Generic selectors
Exact matches only
Search in title
Search in content
Post Type Selectors
Filter by Categories
Book Review
Case Report
Case Series
Clinical Article
Clinical Innovation
Clinical Pearl
Clinical Pearls
Clinical Showcase
Clinical Technique
Critical Review
Expert Corner
Experts Corner
Featured Case Report
Guest Editorial
Original Article
Original Research
Review Article
Special Article
Special Feature
Systematic Review
The Experts Corner
View/Download PDF

Translate this page into:

Review Article
7 (
); 54-60

Clear retainer

Department of Preventive Dentistry, Faculty of Dentistry, Prince of Songkla University, Songkla, Thailand
Address for Correspondence: Dr. Priyakorn Chaimongkol, PhD Candidate, Department of Preventive Dentistry, Faculty of Dentistry, Prince of Songkla University, Hatyai, Songkhla 90110, Songkla, Thailand. E-mail:
This is an open access article distributed under the terms of the Creative Commons Attribution-Non Commercial-Share Alike 3.0 License, which allows others to remix, tweak, and build upon the work non-commercially, as long as the author is credited and the new creations are licensed under the identical terms.
This article was originally published by Wolters Kluwer and was migrated to Scientific Scholar after the change of Publisher; therefore Scientific Scholar has no control over the quality or content of this article.

How to cite this article: Chaimongkol P, Suntornlohanakul S. Clear retainer. APOS Trends Orthod 2017;7:54-60.


A clear retainer is a removable retainer that is popular in the present day. Compared with conventional fixed and removable orthodontic retainers, it is a more esthetic, comfortable, and inexpensive appliance. Although several studies have been published about clear retainers, it could be difficult to interpret the results because of the variety of study designs, sample sizes, and research methods. This article is intended to compile the content from previous studies and discuss advantages, disadvantages, fabrication, insertion, and adjustment. Moreover, the effectiveness in maintaining dental position, occlusion, retention protocols, thickness, and survival rate of clear retainers is discussed.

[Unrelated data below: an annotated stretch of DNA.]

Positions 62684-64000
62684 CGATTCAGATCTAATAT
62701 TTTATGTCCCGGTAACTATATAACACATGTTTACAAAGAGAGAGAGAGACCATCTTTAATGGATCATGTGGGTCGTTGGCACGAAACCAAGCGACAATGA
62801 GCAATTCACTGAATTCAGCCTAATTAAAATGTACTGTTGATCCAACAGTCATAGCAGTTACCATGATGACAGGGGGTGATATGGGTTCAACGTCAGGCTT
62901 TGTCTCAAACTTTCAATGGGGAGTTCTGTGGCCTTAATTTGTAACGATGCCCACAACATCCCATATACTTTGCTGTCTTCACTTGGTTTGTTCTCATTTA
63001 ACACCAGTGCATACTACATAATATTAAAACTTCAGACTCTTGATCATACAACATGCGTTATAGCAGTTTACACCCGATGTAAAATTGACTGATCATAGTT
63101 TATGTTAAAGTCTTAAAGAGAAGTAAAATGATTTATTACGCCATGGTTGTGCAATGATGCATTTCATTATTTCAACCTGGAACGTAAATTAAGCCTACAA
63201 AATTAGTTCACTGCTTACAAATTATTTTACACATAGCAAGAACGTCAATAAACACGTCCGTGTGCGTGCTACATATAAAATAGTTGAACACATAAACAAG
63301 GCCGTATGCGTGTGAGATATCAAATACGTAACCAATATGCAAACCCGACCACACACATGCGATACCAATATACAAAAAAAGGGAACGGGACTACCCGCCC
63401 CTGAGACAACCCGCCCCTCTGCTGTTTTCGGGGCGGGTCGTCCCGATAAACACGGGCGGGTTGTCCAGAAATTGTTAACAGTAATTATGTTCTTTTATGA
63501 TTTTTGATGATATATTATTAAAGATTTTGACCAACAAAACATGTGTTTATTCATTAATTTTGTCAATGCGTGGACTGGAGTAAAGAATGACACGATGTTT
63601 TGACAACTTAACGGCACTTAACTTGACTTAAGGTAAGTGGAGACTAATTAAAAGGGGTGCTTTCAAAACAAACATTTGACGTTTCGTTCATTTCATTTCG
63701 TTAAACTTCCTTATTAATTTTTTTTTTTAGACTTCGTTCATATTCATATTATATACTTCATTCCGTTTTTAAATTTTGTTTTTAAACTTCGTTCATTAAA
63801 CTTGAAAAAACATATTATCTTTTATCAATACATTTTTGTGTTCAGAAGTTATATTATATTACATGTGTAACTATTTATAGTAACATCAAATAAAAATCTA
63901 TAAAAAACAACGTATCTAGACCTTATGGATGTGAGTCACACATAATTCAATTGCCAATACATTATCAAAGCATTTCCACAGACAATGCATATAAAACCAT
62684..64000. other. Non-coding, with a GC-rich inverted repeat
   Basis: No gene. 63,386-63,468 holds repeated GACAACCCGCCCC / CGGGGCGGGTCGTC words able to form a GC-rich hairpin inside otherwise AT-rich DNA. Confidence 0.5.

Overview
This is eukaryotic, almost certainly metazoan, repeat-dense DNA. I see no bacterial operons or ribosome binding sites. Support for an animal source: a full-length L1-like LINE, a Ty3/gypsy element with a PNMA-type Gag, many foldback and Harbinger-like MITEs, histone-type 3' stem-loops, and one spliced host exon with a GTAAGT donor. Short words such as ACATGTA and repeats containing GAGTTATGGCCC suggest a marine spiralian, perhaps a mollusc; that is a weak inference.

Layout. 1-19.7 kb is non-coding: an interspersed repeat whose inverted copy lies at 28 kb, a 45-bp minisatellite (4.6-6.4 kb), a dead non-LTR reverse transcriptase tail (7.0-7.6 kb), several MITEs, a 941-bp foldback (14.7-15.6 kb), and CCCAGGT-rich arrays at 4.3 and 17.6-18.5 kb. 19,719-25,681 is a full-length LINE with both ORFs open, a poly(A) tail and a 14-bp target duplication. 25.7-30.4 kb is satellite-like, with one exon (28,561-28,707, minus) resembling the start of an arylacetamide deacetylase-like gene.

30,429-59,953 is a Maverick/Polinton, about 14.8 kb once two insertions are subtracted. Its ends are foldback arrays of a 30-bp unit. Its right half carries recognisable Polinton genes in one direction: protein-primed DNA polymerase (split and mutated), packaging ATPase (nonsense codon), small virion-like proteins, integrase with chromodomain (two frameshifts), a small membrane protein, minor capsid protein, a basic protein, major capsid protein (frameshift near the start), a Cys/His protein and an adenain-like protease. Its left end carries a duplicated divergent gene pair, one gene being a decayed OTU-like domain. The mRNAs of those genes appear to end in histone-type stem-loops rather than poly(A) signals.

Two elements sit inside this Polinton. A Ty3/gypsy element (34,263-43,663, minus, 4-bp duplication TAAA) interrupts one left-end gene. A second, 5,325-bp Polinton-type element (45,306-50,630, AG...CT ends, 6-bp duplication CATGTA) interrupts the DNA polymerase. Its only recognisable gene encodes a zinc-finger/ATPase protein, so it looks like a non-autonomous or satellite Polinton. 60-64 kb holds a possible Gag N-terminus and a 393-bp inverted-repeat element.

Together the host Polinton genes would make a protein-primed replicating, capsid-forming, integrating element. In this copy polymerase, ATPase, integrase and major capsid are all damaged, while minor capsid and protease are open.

Clear retainer
thermoplastic retainer
vacuum-formed retainer


The retention phase is an important phase in keeping teeth in a debonding position and inhibiting the teeth from returning to their original position.[1] Both removable and fixed retainers can be used to provide retention. A clear retainer (Essix® retainer, thermoplastic retainer, or vacuum-formed retainer) is a removable retainer that was introduced in 1993 by Dr. John Sheridan[2] as an esthetic, comfortable, and inexpensive appliance compared with conventional fixed and removable orthodontic retainers.[3] It is a transparent and thin but strong vacuum-formed appliance. Nowadays, clear retainers are produced by many companies such as Essix®, which is a registered trademark of Raintree Essix, Inc., Zendura®, which is produced by Bay materials LLC and Vivera®, which is produced by Align Technology, Inc.